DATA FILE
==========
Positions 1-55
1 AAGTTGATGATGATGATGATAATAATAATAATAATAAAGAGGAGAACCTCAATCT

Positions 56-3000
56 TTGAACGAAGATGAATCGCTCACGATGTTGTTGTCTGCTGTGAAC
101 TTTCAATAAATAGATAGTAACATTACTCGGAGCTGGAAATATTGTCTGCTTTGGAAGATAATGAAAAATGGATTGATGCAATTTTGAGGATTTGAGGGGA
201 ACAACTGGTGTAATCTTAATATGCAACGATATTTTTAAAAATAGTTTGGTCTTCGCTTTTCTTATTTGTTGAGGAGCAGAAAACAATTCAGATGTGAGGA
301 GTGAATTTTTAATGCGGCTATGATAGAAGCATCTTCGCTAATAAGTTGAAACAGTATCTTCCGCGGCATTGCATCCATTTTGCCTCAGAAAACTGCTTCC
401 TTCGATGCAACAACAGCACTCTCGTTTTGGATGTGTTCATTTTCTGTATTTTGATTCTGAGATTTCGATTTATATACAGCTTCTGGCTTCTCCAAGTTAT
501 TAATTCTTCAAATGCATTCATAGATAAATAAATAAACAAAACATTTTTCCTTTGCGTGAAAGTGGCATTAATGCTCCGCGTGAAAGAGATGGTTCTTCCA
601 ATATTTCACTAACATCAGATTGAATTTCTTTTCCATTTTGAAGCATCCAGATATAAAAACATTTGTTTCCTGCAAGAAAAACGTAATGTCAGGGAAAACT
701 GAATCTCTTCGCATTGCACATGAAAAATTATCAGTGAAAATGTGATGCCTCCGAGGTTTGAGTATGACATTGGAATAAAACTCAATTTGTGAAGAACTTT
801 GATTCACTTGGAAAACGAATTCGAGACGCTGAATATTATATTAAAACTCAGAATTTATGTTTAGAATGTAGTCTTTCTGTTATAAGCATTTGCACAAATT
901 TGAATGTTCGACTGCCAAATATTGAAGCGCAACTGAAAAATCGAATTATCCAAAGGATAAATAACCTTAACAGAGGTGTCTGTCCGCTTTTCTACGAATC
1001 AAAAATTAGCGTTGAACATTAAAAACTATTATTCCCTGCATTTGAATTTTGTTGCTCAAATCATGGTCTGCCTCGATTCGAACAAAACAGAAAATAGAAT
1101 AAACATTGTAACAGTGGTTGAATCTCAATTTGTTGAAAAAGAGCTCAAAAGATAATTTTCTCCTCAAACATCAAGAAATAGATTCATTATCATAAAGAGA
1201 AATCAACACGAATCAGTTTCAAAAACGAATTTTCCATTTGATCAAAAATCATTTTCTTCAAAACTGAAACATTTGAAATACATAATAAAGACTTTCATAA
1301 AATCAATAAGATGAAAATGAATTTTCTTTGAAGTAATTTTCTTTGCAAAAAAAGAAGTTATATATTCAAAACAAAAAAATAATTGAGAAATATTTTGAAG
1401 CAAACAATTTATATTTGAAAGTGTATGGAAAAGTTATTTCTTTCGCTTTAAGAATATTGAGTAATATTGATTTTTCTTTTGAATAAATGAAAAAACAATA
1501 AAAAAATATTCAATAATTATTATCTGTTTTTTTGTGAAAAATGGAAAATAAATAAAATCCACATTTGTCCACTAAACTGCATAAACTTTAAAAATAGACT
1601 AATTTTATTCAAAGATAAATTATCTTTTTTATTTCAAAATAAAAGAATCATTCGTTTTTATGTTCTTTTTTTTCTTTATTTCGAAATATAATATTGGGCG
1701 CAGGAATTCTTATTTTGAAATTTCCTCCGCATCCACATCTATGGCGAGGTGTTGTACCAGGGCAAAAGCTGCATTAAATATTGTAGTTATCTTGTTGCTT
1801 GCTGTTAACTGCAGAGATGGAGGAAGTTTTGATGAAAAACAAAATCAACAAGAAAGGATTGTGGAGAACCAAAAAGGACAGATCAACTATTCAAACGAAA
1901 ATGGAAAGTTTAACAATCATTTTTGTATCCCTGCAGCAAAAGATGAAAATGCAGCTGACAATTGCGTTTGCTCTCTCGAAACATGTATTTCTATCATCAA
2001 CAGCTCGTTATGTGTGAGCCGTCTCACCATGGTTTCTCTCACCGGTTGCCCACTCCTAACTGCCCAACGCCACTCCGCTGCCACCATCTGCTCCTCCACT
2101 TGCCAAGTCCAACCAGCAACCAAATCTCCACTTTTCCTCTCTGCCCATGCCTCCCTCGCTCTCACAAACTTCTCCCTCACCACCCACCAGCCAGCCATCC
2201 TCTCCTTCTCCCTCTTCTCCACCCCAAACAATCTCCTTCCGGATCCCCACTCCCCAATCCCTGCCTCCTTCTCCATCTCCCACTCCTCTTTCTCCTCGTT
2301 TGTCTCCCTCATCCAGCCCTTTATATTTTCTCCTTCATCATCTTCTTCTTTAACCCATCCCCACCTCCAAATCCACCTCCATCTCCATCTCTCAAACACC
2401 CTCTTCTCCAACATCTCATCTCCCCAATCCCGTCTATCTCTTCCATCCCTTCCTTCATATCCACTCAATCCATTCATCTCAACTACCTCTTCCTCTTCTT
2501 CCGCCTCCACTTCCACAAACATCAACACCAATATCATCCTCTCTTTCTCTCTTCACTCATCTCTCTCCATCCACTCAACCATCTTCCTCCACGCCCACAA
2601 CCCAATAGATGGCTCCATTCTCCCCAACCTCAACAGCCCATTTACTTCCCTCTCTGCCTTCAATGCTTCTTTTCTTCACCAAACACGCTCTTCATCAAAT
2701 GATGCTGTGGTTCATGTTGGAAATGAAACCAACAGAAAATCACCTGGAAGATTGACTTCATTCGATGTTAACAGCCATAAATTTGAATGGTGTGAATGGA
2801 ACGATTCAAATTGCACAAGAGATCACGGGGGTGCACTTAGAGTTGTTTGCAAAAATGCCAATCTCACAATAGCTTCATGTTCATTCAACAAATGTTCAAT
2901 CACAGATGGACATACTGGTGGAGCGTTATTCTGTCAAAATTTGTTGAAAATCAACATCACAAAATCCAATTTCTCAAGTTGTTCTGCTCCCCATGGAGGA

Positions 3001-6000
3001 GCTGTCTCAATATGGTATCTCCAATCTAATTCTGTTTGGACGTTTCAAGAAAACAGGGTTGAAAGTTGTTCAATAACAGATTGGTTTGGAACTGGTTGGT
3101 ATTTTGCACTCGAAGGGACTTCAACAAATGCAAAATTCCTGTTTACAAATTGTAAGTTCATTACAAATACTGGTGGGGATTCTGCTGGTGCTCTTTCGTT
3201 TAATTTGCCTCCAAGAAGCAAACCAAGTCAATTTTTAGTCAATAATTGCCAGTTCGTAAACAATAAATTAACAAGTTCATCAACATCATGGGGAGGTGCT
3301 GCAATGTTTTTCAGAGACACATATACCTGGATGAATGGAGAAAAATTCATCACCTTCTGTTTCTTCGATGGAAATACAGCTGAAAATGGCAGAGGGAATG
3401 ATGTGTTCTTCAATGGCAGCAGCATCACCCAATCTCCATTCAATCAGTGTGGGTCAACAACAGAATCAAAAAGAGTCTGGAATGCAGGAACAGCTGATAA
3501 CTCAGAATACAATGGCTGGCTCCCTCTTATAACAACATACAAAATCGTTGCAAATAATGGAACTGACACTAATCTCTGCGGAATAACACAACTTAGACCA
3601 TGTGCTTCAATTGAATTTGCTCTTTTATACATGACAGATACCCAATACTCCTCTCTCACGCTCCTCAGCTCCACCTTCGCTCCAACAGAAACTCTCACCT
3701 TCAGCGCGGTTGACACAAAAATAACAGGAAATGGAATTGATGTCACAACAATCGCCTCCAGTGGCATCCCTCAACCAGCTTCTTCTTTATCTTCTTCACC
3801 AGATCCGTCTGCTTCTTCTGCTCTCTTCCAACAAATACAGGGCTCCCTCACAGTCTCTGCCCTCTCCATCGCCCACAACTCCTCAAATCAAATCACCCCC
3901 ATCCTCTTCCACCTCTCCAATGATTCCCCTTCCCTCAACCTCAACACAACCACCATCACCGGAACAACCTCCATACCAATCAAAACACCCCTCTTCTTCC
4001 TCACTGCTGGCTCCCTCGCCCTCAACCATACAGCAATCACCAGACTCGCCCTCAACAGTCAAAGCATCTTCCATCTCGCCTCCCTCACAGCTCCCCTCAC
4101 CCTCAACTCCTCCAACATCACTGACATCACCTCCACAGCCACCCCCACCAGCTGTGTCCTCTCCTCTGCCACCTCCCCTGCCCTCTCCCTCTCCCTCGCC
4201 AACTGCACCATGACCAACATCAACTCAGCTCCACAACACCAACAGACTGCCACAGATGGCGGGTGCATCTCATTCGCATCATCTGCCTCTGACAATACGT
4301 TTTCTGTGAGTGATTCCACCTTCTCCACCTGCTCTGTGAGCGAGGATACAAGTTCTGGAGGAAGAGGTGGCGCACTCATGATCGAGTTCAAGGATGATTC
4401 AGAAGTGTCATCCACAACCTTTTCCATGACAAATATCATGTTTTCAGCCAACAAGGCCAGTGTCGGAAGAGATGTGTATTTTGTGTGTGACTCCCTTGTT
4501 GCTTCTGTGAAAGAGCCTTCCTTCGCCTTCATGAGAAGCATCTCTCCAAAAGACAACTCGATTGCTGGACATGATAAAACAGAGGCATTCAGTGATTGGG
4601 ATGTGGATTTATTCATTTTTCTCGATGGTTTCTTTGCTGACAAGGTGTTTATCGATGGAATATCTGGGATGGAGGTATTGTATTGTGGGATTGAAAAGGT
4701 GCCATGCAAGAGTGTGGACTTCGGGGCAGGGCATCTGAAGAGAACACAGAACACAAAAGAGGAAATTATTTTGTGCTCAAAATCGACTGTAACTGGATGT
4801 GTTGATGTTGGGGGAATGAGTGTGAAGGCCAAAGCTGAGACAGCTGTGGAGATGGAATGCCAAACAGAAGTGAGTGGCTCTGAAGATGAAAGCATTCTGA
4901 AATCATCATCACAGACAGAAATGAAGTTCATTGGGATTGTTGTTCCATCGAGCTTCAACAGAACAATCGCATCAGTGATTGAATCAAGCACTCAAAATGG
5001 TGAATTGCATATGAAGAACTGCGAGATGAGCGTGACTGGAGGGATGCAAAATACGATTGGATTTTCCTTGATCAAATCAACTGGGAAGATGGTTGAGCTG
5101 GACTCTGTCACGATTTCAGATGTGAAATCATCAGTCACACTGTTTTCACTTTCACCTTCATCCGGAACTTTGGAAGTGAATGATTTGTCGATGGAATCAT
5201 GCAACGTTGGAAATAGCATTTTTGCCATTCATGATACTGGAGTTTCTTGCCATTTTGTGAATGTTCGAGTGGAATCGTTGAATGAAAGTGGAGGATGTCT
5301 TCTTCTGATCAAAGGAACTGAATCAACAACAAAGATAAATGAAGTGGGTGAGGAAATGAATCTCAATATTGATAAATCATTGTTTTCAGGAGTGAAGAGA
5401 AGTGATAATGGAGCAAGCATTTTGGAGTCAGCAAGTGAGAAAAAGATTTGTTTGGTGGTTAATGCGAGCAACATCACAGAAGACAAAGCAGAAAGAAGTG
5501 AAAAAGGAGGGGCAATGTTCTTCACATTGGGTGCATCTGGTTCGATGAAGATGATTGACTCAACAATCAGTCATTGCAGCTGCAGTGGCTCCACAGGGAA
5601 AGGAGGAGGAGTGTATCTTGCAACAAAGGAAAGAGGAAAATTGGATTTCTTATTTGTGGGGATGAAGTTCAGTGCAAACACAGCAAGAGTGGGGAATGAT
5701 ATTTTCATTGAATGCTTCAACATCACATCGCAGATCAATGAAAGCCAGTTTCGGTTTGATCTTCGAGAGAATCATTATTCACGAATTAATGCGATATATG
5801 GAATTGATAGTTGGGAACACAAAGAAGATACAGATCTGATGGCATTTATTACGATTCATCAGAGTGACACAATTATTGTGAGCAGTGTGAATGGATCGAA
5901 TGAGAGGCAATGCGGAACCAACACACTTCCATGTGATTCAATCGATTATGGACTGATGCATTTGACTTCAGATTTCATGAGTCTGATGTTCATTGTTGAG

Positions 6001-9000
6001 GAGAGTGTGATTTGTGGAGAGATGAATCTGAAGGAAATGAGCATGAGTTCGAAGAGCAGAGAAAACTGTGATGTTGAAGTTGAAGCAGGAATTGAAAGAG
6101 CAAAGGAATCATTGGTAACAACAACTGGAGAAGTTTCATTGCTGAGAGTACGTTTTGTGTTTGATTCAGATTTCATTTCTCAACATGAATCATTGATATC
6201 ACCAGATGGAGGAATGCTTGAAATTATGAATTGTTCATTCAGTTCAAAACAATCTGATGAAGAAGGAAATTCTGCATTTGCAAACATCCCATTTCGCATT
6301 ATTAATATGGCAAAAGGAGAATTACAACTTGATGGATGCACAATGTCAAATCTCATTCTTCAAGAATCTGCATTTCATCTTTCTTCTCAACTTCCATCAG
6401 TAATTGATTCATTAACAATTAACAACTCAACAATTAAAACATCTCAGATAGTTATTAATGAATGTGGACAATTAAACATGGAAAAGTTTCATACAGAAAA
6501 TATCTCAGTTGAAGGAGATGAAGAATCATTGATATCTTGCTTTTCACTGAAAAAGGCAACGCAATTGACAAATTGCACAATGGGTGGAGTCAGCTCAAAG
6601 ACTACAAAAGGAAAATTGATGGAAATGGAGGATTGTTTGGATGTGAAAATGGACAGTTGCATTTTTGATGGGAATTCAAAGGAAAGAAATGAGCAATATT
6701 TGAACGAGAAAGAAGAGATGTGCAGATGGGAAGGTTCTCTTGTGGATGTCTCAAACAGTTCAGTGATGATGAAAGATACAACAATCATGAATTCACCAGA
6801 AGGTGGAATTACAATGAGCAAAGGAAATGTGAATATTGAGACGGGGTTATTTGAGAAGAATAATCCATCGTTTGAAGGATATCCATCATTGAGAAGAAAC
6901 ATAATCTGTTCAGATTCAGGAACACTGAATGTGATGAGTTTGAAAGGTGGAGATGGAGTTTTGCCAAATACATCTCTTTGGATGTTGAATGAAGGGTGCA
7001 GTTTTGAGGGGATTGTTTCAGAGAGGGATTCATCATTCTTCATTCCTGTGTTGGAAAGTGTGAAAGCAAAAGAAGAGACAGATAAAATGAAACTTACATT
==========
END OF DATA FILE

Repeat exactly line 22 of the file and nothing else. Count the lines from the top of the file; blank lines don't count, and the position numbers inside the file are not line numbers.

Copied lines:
1801 GCTGTTAACTGCAGAGATGGAGGAAGTTTTGATGAAAAACAAAATCAACAAGAAAGGATTGTGGAGAACCAAAAAGGACAGATCAACTATTCAAACGAAA